Essay on How I Met Your Mother
How I Met Your Mother is an American sitcom about five friends who live in New York City and look for their happiness in different ways. The main character is Ted Mosby who in 2030 tells his children the story of meeting their mother. Looking for the love of his life, Ted spends much time in doomed relationships. At the same time, two of his friends, Marshall and Lily inspire him as an example of true love and commitment. Another friend, Barney Stinson, is, on the contrary, mad about women and spends his time abusing them in different ways, which he has particularly described in his legendary Playbook. One of the main characters, Robin Scherbatsky ends marrying Barney, but being focused on her career, feels her marriage as a burden and gets divorced. She also used to date with Ted, and in 2030 Ted receives his children’s blessing for being with Robin as their mother died six years ago.
Robin Scherbatsky is an emigrant from Canada who came to New York to make the career of a news anchor. The show bristles with jokes about Canada and its citizens, and these jokes may be interpreted as cultural oppression. However, most of the chauvinist jokes are expressed by Barney who also appears to be a quarter Canadian himself. In the meantime, it should be underlined that while the Canadians are allegedly lashed in the show, the creators tried their best to make a positive image of this nation focusing on their politeness, fortitude, and faithfulness.
Further on, another example of cultural oppression is James Stinson, Barney’s stepbrother. James is an African American who prefers men to women. Being an effective homosexual charmer, he suddenly marries Tom despite the initial protests of Barney. It is necessary to stress that Barney is not against a gay marriage, but at the moment James and Tom are engaged, he is totally against monogamy and lifetime commitment (von Matterhorn). Unfortunately, James is still a playboy by the end of the series, and his marriage is going to break up because of his endless cheating. The only continual African American character in the show is simultaneously homosexual and having problems with steadiness in relationship, but the authors of the show managed to make him charismatic, talented, and possessing a number of positive features like helpfulness, sympathy, and, of course, sense of humor.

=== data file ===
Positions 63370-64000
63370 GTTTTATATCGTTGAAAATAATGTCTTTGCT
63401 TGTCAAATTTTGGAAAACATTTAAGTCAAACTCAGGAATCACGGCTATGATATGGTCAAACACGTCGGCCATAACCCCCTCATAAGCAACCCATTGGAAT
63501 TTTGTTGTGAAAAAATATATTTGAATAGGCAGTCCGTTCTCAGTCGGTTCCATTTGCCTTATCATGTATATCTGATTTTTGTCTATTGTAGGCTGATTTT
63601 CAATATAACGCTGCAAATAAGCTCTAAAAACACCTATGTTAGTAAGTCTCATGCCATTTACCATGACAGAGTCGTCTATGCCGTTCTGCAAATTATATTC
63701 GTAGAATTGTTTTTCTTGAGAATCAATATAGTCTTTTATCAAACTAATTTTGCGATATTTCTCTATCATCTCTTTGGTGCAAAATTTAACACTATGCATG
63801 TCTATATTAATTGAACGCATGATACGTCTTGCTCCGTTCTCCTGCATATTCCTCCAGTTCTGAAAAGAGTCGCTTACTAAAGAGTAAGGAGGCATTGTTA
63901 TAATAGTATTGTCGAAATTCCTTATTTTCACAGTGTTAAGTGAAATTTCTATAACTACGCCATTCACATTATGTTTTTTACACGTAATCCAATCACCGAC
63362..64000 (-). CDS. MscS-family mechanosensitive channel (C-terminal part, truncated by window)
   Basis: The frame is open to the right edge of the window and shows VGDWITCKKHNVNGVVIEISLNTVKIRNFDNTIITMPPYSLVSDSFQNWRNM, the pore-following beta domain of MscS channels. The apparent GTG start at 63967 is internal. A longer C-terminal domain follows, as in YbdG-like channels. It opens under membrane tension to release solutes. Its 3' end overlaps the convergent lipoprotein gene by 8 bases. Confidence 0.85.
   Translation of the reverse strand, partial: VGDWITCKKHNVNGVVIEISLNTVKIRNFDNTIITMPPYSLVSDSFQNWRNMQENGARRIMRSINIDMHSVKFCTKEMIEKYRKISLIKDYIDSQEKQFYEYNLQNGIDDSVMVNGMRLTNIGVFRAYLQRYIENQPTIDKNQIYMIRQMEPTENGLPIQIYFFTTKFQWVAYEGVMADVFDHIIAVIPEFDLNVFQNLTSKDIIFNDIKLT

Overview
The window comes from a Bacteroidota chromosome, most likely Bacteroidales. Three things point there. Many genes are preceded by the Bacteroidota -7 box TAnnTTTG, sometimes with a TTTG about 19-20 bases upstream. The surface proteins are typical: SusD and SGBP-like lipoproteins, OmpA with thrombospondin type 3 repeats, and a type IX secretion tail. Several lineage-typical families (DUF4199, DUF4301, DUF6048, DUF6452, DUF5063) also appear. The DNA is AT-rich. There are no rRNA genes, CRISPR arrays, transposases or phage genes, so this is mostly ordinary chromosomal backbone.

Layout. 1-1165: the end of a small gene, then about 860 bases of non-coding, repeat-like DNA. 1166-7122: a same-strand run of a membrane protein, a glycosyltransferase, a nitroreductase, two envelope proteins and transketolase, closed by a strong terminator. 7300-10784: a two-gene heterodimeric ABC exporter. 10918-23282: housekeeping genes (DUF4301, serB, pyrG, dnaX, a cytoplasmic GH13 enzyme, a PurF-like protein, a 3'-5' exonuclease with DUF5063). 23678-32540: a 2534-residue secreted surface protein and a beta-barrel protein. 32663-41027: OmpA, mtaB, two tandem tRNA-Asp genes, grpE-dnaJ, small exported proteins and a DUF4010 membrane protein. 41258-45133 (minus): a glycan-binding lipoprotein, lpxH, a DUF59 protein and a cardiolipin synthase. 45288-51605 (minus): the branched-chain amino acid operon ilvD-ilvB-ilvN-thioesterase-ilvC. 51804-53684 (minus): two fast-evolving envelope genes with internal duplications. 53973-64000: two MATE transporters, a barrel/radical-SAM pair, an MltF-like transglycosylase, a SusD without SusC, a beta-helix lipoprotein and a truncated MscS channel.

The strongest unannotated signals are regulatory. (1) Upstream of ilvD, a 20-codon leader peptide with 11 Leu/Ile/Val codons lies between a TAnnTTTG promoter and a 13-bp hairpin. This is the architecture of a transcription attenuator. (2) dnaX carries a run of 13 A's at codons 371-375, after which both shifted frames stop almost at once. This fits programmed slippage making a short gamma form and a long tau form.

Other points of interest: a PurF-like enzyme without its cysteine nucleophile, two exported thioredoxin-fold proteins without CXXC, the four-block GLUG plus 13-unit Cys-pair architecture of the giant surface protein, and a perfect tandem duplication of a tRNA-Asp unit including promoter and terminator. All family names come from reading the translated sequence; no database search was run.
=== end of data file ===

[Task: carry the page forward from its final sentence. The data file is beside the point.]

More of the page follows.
The two examples listed above demonstrate how uncomfortable themes concerning cultural and social differences can be played up effectively and carefully at the same time. It seems to be a fascinating trick to express tolerance when these differences are focused on instead of being ignored or mitigated like they are something unpleasant or inconvenient. Instead, the authors afford themselves to laugh at the differences sincerely and in this way to make the similarities more visible.
What is more, it is typical for How I Met Your Mother to use comic euphemisms for culturally sensitive issues (Krause) including smoking marijuana, giving the middle finger or loud sex acts. Extensive use of euphemisms makes the show free from abusive scenes that can injure vulnerable social strata. Besides, the role of euphemisms even became the ground for one of the episodes in which the need to visit a bathroom is substituted by the need “to read a magazine.”
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